The brothers figured that their chances of escape would improve if they split up. Roy and Ray went their separate ways, eventually meeting up in Ohio, where they got jobs working under assumed names. Hugh’s escape was slightly more creative. He joined the US Army under an assumed name, and was eventually posted in the Philippines. He was shipped back to the United States in 1927, after an Army buddy saw a wanted poster and recognized his friend “James Price” as Hugh DeAutrement. Roy and Ray were arrested a short time later when one of the co-workers had a similar revelation.

After two trials (the first ended in a mistrial) Hugh was convicted of four counts of murder and sentenced to life in prison. His older brothers, seeing what was in store for them, pled guilty and received similar sentences.

Hugh DeAutrement was diagnosed with cancer while in prison. He was paroled in 1958 and died in early 1959. Roy went insane while in prison. He was transferred to a mental hospital, where he was given a lobotomy. He died of cancer while in the mental hospital. Ray DeAutrement, who had been described as a model prisoner, was paroled in 1961, on the anniversary of the robbery. His sentence was commuted by the governor of Oregon in 1971. He died in 1984, at the age of 84.

Further reading:

The Last Great Train Robbery

Oregon’s Trails: The “great train robbery” that wasn’t

Wikipedia – DeAutremont Brothers

this day in crime history: october 11, 1923

On this date in 1923, twin brothers Ray and Roy DeAutremont, and their younger brother Hugh, attempted one of the last great train robberies in the United States. The robbery started when the brothers hid in a railroad tunnel outside Siskiyou, OR. As the Southern Pacific Gold Special passed through the tunnel, they jumped onto the train and made their way to the engine. After forcing the engineer to stop the train, they planted a bomb on the mail car to open the door. The bomb, which was more powerful than they expected, blew the car to pieces, killing the mail clerk inside.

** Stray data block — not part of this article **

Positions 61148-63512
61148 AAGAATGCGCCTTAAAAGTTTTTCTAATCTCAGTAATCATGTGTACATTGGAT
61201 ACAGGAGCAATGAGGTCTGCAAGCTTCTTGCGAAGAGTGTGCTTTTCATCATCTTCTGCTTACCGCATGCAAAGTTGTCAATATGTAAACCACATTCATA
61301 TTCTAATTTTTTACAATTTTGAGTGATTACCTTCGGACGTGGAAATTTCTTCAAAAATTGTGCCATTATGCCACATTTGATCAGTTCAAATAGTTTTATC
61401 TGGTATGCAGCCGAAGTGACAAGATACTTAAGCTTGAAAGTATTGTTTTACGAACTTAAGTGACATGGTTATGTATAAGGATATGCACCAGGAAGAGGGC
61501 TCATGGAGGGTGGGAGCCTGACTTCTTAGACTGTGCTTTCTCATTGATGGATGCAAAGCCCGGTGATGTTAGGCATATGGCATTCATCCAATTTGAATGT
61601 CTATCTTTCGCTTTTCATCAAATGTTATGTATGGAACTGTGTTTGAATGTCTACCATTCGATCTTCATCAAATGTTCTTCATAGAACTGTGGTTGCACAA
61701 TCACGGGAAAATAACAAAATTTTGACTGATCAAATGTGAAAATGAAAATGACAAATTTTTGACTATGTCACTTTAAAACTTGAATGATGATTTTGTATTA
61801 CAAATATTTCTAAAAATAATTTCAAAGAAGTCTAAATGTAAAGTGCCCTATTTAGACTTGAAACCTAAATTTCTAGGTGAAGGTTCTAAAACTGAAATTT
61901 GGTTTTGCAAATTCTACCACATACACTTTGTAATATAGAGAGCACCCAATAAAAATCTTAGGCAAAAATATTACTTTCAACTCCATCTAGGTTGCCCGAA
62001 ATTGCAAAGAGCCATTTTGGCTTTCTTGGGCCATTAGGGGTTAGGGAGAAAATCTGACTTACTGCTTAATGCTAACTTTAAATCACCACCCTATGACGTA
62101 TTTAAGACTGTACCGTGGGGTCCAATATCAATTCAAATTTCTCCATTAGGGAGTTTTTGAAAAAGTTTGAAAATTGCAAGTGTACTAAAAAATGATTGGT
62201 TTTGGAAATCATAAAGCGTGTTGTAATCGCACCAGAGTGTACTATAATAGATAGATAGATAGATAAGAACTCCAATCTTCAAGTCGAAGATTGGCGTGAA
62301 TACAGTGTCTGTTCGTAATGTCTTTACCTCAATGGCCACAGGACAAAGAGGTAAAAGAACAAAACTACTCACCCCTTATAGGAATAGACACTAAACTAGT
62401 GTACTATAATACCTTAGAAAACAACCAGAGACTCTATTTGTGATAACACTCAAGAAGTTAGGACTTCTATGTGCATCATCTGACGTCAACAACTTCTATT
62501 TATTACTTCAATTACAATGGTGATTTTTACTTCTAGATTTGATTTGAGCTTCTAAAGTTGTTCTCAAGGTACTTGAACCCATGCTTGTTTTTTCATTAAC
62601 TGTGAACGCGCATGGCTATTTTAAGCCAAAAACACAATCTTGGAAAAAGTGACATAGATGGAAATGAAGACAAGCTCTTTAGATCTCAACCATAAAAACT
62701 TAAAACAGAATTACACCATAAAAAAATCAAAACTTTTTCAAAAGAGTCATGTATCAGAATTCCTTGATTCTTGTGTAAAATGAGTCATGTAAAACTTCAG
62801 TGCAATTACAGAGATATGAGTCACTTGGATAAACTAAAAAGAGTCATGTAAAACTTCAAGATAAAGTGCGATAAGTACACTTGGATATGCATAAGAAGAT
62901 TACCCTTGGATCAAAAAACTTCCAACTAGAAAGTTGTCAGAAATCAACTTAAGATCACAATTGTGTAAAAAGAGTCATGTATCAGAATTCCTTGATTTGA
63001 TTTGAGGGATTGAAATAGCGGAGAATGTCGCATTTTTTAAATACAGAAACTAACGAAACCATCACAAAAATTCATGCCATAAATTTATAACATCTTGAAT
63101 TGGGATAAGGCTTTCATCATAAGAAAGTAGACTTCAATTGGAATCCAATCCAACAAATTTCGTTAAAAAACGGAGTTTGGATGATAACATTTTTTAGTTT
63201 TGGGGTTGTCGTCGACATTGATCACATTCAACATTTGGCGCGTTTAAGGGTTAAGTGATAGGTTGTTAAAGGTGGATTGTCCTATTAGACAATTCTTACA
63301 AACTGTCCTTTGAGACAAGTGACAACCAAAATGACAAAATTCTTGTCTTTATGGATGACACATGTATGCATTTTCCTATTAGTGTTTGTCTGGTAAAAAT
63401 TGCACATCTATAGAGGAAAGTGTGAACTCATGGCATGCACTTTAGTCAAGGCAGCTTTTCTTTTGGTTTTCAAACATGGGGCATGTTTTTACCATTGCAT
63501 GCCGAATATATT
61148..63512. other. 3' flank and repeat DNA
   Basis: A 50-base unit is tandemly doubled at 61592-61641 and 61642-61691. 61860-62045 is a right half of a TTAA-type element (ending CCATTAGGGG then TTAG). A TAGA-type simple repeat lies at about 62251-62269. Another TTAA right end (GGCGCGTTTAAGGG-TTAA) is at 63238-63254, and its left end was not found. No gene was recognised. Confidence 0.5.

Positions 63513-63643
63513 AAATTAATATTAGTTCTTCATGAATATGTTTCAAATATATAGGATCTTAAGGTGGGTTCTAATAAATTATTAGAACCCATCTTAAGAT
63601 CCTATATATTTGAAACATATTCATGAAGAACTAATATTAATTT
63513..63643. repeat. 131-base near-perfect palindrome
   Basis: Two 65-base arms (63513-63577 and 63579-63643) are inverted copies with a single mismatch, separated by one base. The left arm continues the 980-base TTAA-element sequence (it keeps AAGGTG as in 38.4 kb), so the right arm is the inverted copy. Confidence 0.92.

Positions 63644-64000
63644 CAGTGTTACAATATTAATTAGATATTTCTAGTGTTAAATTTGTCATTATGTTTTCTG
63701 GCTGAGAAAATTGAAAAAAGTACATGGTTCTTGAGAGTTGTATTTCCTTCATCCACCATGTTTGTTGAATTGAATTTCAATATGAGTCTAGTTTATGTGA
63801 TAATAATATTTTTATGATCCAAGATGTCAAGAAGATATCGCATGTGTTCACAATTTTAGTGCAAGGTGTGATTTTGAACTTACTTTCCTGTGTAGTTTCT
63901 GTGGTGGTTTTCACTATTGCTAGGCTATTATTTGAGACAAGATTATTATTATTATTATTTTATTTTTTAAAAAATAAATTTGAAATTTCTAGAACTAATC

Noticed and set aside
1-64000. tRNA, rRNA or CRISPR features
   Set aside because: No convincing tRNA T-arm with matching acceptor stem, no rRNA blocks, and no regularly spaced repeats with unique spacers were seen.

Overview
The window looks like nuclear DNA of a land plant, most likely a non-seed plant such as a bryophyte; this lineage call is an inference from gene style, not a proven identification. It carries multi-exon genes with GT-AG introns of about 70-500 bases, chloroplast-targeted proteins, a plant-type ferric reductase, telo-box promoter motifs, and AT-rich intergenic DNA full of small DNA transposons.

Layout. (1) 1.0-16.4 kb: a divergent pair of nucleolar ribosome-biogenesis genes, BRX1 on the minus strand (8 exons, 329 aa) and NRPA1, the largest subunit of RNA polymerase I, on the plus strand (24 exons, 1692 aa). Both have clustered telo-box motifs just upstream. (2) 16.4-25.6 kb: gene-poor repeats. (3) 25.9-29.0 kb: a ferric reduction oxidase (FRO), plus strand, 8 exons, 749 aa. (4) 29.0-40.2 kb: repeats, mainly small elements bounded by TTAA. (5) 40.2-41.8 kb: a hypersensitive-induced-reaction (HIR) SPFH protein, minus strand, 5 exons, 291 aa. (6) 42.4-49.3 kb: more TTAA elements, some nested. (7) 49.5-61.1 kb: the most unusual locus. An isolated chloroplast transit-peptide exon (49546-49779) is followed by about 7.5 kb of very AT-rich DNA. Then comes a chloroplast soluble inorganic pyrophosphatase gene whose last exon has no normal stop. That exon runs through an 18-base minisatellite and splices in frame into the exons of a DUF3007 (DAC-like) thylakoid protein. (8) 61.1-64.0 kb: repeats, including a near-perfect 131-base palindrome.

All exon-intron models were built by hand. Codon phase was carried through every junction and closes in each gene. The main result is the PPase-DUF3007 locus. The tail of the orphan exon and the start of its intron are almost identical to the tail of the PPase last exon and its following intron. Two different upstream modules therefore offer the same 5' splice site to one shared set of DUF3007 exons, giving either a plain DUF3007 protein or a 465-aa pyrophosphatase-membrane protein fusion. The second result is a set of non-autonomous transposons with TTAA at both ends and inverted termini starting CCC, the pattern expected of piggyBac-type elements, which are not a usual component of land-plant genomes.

Once they concluded that the robbery was a total failure, the brothers fled into the woods. Before they left, they shot and killed the engineer, the fireman, and the conductor, leaving no witnesses who could identify the robbers.

The police investigation, with the assistance of early forensic science pioneer Dr. Edward Heinrich, quickly identified the perpetrators. Tracking them down, however, would prove a bit more daunting.

The brothers figured that their chances of escape would improve if they split up. Roy and Ray went their separate ways, eventually meeting up in Ohio, where they got jobs working under assumed names. Hugh’s escape was slightly more creative. He joined the US Army under an assumed name, and was eventually posted in the Philippines. He was shipped back to the United States in 1927, after an Army buddy saw a wanted poster and recognized his friend “James Price” as Hugh DeAutrement. Roy and Ray were arrested a short time later when one of the co-workers had a similar revelation.